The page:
Chinese President Xi Jinping has said his country will “stick with” its zero-COVID strategy, state TV reported, as the world’s most populous nation battles its largest outbreak since the early days of the pandemic.
The world’s second-largest economy has gone from reporting fewer than 100 daily infections just three weeks ago to more than 1,000 per day for over a week.
More than 2,400 cases were reported on Thursday, according to the National Health Commission.
Speaking at a meeting of China’s top leaders on Thursday, Xi said the country should “continue to put people and life at the forefront, stick with scientific accuracy and dynamic-zero, and curb the spread of the epidemic as soon as possible”, according to state broadcaster CCTV.
Beijing must “raise the level of scientifically accurate prevention and control and continuously optimise disease control measures”, the report quoted Xi as saying.
He called to “strengthen technological key areas like vaccination, rapid testing and drug research” to make virus curbs more “targeted”, CCTV said.
Xi also urged tighter virus controls at ports of entry and stressed the need to “swiftly control local clustered outbreaks”.
Tens of millions of people are currently under stay-home orders across China to try and stamp out the latest outbreak.
China is fighting its biggest wave of locally transmitted COVID cases since it contained the initial outbreak centred on Wuhan in 2020.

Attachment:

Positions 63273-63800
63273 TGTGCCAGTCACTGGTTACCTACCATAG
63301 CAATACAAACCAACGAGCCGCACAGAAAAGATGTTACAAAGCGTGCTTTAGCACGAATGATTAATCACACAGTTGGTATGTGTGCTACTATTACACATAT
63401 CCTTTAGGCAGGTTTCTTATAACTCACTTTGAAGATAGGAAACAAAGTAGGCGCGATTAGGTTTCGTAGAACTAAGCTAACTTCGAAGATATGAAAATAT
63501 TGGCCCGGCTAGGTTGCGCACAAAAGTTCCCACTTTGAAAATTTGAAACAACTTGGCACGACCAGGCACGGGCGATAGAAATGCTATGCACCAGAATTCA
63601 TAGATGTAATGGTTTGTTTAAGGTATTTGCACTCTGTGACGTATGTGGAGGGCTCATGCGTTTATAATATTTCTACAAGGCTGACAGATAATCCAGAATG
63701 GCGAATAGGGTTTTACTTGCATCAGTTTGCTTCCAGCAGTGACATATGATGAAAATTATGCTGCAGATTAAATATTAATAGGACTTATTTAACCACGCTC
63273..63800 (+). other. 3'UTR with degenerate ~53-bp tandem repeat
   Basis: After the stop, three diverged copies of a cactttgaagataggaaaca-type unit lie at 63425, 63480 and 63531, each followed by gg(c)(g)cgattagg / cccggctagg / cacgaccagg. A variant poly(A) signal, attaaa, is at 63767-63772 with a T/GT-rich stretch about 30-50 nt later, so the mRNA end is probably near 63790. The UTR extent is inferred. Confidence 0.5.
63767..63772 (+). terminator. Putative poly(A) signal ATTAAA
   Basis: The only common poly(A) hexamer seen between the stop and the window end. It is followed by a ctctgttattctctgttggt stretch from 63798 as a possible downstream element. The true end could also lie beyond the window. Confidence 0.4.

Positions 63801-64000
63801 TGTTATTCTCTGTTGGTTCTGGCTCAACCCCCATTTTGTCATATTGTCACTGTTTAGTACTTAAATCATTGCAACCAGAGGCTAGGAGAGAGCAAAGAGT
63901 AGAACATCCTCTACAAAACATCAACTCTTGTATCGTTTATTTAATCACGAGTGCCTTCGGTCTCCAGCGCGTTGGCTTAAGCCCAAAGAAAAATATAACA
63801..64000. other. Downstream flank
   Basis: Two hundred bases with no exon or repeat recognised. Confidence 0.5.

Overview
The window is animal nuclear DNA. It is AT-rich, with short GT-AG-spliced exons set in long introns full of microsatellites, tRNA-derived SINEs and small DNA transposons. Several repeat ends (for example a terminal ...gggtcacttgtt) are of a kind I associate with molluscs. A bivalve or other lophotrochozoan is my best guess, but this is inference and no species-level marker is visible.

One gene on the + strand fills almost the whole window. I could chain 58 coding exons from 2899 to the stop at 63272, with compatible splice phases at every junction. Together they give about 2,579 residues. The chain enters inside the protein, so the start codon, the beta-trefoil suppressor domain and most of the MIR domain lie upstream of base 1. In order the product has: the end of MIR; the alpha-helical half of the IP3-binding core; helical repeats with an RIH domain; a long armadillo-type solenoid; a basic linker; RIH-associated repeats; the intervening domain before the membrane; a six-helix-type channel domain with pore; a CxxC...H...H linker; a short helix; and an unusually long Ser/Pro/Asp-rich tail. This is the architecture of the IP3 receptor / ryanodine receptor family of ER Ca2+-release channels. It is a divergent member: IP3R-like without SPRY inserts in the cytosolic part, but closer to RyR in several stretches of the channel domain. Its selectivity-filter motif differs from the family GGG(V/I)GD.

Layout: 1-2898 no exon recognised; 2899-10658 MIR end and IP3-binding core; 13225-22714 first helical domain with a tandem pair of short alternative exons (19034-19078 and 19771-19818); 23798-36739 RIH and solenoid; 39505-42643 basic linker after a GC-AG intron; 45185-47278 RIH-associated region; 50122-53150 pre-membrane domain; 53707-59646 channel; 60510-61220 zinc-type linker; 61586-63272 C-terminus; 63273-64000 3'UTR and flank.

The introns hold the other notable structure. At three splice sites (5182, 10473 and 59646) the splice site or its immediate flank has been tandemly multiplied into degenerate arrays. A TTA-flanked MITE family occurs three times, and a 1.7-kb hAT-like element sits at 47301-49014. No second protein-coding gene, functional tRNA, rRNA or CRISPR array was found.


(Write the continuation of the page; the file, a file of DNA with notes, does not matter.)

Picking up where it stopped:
Even as much of the world has relaxed or ended coronavirus restrictions, millions of people in northeastern China are under lockdown and authorities have imposed restrictions on business activities and cargo transport in major cities such as Shenzhen.
More than two dozen regions have reported infections in the past few weeks, despite a tiny caseload by global standards, putting pressure on China’s “dynamic-clearance” policy that aims to curb flare-ups quickly as they arise.
Racing to tamp down outbreaks in multiple cities, Chinese officials have also moved to free up hospital beds over fears the virus could put the health system under strain.
Northeast China’s Jilin province, which has reported thousands of cases over the past week, has built eight “makeshift hospitals” and two quarantine centres to stem the surge in infections.
State news outlets this week broadcast footage of dozens of giant cranes assembling temporary medical facilities in Jilin, which has only about 23,000 hospital beds for some 24 million residents.
Authorities also said people with mild cases could isolate at central quarantine facilities, having previously sent all patients with any symptoms to specialist hospitals.
In Shanghai, China’s biggest city and home to 25 million people, authorities have closed school campuses, locked down some residential compounds and launched a rigorous round of mass testing, according to state media.